In her second year of med school, Anne Bouthillier started noticing that a lot of patients did not recognize the signs of a stroke.
“With a colleague, we started Démasquer l'AVC, a stroke-prevention initiative, doing conferences in community centres for seniors, at companies and in different settings,” says Bouthillier, who has just earned her McGill MD degree and is about to embark on her residency in psychiatry.
“The pandemic made it more difficult to continue this kind of social event, so we did videos on stroke prevention for distribution.”
The initiative helped Bouthillier earn a Quebec Lieutenant Governor Youth Medal. She is one of four McGill students to receive the honour this year. The prestigious award recognizes the involvement, determination and constant striving of Quebecers who have or have had a positive influence in their community. The other McGill medalists are Logan Stack, Sophia Roy and Vassil Kroumov.
The pandemic has actually steered Bouthillier’s study choices to a certain extent.
“It’s a huge thing, so as a medical student, I found I had a role to play. I volunteered with public health authorities doing contact tracing” in April 2020.
With another McGill med student, she also created a virtual platform to reach seniors, the group most isolated by the pandemic. Déconfinement virtuel pour aînés centralized resources to help seniors navigate the web and find online activities -- from yoga classes and art courses to virtual museum visits -- to break that isolation.
“I personally witnessed this isolation, so managing this platform allowed me to understand and support this vulnerable segment of the population in an unparalleled way.”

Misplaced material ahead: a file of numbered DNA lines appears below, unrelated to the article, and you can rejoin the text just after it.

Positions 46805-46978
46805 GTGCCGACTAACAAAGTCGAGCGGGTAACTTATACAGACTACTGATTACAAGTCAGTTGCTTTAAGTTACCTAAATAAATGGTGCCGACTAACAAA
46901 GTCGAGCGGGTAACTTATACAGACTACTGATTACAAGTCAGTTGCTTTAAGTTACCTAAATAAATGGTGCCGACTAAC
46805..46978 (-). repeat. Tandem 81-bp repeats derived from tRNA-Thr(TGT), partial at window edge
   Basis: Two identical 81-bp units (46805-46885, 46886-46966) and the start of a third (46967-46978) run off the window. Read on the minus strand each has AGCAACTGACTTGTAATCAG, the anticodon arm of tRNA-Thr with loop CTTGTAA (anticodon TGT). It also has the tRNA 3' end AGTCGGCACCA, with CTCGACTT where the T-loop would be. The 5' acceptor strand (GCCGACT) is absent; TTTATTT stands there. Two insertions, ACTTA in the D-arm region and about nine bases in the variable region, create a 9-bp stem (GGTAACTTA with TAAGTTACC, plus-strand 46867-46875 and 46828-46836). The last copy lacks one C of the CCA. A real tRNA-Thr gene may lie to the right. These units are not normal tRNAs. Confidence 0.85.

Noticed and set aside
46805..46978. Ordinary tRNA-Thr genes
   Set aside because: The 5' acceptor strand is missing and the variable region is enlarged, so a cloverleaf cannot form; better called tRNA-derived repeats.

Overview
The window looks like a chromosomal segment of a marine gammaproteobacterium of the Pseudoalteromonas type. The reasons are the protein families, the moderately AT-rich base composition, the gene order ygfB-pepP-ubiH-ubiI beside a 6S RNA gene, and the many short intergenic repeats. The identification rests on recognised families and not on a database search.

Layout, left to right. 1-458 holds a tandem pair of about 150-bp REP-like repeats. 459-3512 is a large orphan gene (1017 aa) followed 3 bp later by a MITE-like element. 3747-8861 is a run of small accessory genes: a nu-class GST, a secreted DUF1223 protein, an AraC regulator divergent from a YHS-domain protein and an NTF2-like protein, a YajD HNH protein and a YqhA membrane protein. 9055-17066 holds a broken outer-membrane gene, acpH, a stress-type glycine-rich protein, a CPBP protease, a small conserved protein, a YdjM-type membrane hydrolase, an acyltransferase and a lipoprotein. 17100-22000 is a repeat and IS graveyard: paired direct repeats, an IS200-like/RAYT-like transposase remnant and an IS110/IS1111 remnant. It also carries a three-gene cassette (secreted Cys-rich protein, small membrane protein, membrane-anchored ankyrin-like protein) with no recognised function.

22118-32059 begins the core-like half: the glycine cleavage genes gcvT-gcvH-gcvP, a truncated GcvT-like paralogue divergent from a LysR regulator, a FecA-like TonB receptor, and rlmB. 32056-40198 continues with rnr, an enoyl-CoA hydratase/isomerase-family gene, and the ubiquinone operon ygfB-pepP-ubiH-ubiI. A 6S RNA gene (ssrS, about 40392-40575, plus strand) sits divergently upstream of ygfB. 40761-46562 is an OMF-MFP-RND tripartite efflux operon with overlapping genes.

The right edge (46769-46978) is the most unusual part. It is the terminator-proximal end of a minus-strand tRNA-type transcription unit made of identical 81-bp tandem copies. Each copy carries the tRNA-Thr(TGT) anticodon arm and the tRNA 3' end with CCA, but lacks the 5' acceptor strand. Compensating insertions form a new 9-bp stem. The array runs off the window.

As a result, she was invited to provide recommendations to Quebec’s health ministry concerning the health and well-being of seniors during the pandemic.
Research scholarship led to fascination with the neurological system
Among the distinctions Bouthillier earned before her Quebec Lieutenant Governor Youth medal was the Governor General's Academic Medal in 2016, awarded to the student with the highest overall academic average for all programs combined at her cégep, Collège André-Grasset.
At the outset of her medical studies at McGill, Bouthillier received a scholarship that gave her an opportunity to work on ophthalmology research. Since eye health can provide insight into the general health of the brain, the work led her to become fascinated with the nervous system. That, in turn, led her to do clinical rotations in neurosurgery, neurology and psychiatry during her studies.
Along the way, “I’ve been fortunate to have a privileged relationship with individuals living with various cognitive and neurological disorders, as well as with their families,” Bouthillier says. Those relationships stirred her interest in prevention and education.
Cultural harmony spurred interest in medicine
The Lieutenant Governor Youth medal “is a great honour,” Bouthillier says. “McGill is filled with very talented and engaged students. So to be chosen as a recipient recognizes that McGill, especially the faculty I was in for five years, is an environment that encouraged us to thrive and be engaged, not only in our studies, but also in our communities and as a person.”
Bouthillier also credits the harmony that her bi-cultural upbringing as a Lebanese Québécoise instilled in her, prompting her to pursue medicine in the service of people.
Nor has she forgotten that in order to help others, it’s imperative to help oneself.
“Sport is my passion. Rare is the day when I don’t swim, run or bike,” adds Bouthillier, who came in sixth in the 18-24 female category in the 2019 Montreal marathon, the first she ever ran.
“Sport training provides an added dimension to my personal ethics – a recognition of effort, perseverance and accomplishment,” she says.
“I hope that the determination at the core of my being will make me a physician who will make a difference on a personal as well as collective level.”